Supernatural Sleuths

22 Apr

The Gateway of the Monster… The Red Hand… The Ghost Hunter… To Sherlock Holmes the supernatural may have been a closed book but luckily for us other great detectives have always been ready to do battle with the forces of darkness instead. There are the casebooks of the Victorian haunted house investigators John Bell and Flaxman Low; Thomas Carnacki, William Hope Hodgson’s Edwardian battler against the abyss; horror master Arthur Machen’s Mr Dyson, a man about town and meddler in strange things; Robert Barr’s Eugene Valmont (who may have inspired Agatha Christie’s Hercule Poirot) and Donald Campbell’s young explorer Leslie Vane, the ‘James Bond of the jazz age’, who battled against occult enemies of the British Empire. More modern times have seen the introduction of Phil Rickman’s ‘Deliverance Consultant’ (diocesan exorcist) Merrily Watkins and James Herbert’s psychic investigator and ghost hunter David Ash to the genre. Sherlock Homes may have shunned all suggestion of supernatural agency, but thankfully his many rivals and literary descendants have not, leaving us with a delightfully large number of deliciously dark detective cases to enjoy for generations to come.

Stories in which detectives encounter the eerie, macabre and seemingly supernatural had been part of the techniques for building up mysterious atmosphere ever since the genre had begun – the cases of Edgar Allan Poe’s Auguste Dupin and Wilkie Collins’ The Moonstone and The Woman in White being perhaps the most striking examples. Abraham Van Helsing, the vampire hunter in Bram Stoker’s Dracula, if not exactly a detective, is certainly a combative investigator who pursues the Count as any crimefighter would a master criminal. A surprising number of the Sherlock Holmes stories start with strong hints that some supernatural or uncanny agency is in play, even if in the end these are always rationalised. Perhaps the best example of an occult detective or psychic sleuth is the aforementioned Carnacki, but he is by no means the only one, or even the first. Some would give this honour to Dr Martin Hesselius, created by the master Irish ghost story writer Sheridan Le Fanu; but he is kept off stage for most of the action in the few stories in which he appears. In essence, Le Fanu used him as a framing device and he does not actively investigate the strange happenings. A more satisfactory candidate is Flaxman Low, created by E & H Heron, whose adventures in various haunted houses in the late 19th century were first chronicled in Pearson’s Magazine in 1898. The Heron pen-name disguised a mother and son literary partnership, Kate and Hesketh Pritchard. The latter was a sportsman, hunter, soldier and prolific author, and the Flaxman Low stories bear the impress of his vigorous character.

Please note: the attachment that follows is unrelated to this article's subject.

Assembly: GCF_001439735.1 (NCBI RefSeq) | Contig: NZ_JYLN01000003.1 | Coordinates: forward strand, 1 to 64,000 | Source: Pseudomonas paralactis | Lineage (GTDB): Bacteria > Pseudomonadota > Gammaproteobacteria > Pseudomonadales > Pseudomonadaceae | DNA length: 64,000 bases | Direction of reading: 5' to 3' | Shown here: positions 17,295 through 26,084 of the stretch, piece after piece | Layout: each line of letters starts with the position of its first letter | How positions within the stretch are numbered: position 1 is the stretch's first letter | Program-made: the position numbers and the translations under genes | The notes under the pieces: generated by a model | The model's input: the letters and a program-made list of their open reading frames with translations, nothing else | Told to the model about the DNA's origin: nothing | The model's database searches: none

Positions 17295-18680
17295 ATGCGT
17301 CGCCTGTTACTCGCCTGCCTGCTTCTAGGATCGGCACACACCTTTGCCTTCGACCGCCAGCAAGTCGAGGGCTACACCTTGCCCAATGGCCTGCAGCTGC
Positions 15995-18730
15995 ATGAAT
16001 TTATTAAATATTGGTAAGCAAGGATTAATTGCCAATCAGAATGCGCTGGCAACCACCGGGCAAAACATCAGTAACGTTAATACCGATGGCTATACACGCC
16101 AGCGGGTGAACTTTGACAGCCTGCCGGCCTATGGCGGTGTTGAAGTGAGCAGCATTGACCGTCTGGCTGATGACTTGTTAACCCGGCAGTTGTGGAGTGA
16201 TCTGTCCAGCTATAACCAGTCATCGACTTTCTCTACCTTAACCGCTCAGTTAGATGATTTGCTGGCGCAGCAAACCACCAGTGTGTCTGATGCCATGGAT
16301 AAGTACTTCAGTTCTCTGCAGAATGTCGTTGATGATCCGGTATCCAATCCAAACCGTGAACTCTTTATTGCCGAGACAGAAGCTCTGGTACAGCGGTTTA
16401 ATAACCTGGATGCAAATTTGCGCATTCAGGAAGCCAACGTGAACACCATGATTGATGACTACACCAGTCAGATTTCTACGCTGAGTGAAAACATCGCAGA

However, probably the most famous sleuth of this breed was John Silence, created in the early years of the 20th century by Algernon Blackwood, who described him as a ‘psychic detective’, a character who investigated supernatural evil – hauntings, poltergeists, inexplicable manifestations and the like – rather than human misdemeanours. This idea was picked up indirectly by William Hope Hodgson for his series of tales featuring the occult investigator Carnacki, ‘the ghost-finder’. Carnacki is constantly challenged by spiritual forces beyond our knowledge but, to complicate matters, he also encounters human skullduggery – indeed part of the fun of Hodgson’s stories is working out whether what is going on is actually supernatural or not. Another ‘ghost-exposer’ was John Bell, the creation of Robert Eustace and L T Meade. In A Master of Mysteries, published in 1898, the authors present a collection of stories in which John Bell finds all sorts of explanations for the apparently supernatural. Another giant of the horror genre, Arthur Machen, created a memorable connoisseur of the curious and sleuth of the singular in the form of Mr Dyson. He made his first appearance in The Inmost Light and went on to feature in a series of tales in which he was drawn into networks of evil that included strange crimes, ancient talismans and implications of the supernatural.